Joanna Pascale

When Lights Are Low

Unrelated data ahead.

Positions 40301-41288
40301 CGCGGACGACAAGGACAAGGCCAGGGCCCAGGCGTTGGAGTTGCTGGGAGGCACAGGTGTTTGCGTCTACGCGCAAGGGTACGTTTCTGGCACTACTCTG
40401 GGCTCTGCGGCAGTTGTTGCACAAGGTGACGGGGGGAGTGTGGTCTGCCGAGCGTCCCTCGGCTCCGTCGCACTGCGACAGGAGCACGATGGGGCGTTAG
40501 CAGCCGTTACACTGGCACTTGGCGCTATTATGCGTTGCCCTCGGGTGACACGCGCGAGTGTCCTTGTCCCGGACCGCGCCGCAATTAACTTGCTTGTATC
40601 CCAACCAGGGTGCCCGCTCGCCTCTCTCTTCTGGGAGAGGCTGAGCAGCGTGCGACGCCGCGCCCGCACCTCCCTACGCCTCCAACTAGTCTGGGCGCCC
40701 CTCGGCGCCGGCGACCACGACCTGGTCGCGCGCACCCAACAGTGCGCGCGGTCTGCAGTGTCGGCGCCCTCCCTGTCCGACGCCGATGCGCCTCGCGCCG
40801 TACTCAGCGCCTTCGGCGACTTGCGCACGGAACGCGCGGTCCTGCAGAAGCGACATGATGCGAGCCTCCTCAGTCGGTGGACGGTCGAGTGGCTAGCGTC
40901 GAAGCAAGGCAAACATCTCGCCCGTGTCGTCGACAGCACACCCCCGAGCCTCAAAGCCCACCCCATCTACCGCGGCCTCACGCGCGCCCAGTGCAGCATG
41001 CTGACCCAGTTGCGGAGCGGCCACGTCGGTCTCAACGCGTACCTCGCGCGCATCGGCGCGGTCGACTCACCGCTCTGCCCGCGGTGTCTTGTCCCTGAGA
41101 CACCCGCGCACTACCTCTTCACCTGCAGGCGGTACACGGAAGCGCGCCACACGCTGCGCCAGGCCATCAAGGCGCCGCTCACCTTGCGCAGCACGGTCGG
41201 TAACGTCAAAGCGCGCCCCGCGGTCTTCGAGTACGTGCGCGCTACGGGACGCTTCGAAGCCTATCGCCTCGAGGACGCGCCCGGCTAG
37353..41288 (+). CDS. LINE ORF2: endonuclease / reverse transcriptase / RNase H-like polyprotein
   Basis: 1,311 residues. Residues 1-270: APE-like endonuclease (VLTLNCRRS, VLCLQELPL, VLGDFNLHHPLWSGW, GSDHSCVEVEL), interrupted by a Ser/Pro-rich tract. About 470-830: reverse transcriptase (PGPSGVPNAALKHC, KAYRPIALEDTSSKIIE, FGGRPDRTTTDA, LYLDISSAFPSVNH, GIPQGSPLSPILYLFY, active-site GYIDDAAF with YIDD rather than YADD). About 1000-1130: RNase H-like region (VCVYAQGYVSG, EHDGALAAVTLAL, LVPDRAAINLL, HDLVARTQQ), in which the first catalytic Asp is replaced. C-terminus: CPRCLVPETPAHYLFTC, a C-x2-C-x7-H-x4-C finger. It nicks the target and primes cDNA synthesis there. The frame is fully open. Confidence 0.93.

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For vocalists, the Philadelphia jazz scene can be brutally competitive. A long list of skillful singers ranging from Miss Justine, Juanita Holiday, Mary Ellen Desmond, and Denise King to Lou Lanza are based in and around Philly -- and if a young Philly-based singer is starting out, that is the caliber of talent that he or she (more often a she in the jazz vocal realm) can expect to be competing with. But Joanna Pascale -- who was only 24 when she recorded her first album, When Lights Are Low, in 2004 -- had no problem standing out on the Philly jazz scene in the early to mid-2000s and even managed to win the respect of tenor titan Bootsie Barnes (one of Philly's finest saxmen). It isn't hard to see why Pascale stood out; despite some shortcomings, this is a promising debut. In addition to having an impressive vocal range and flawless intonation, Pascale brings an abundance of feeling, warmth, and emotion to "Stardust" and other well-known standards. She not only has solid vocal chops; she has soul. Unfortunately, Pascale plays it much too safe in her choice of material; from "Easy Living" to "Come Rain or Come Shine" to "You Go to My Head," Pascale usually picks warhorses that have been beaten to death over the years. That isn't to say that they aren't great songs or that Pascale should avoid standards altogether -- only that she needs to surprise her listeners more often and develop a more adventurous repertoire. Pascale would do well to pay close attention to Claire Martin, a superb and highly imaginative British vocalist who has found the jazz potential in everyone from Tom Waits to Stevie Wonder to Milton Nascimento (in addition to having a knack for unearthing Tin Pan Alley's lesser-known gems). But despite the overabundance of warhorses, When Lights Are Low paints a generally attractive picture of Pascale and indicates that the Philadelphian is well worth keeping an eye on.

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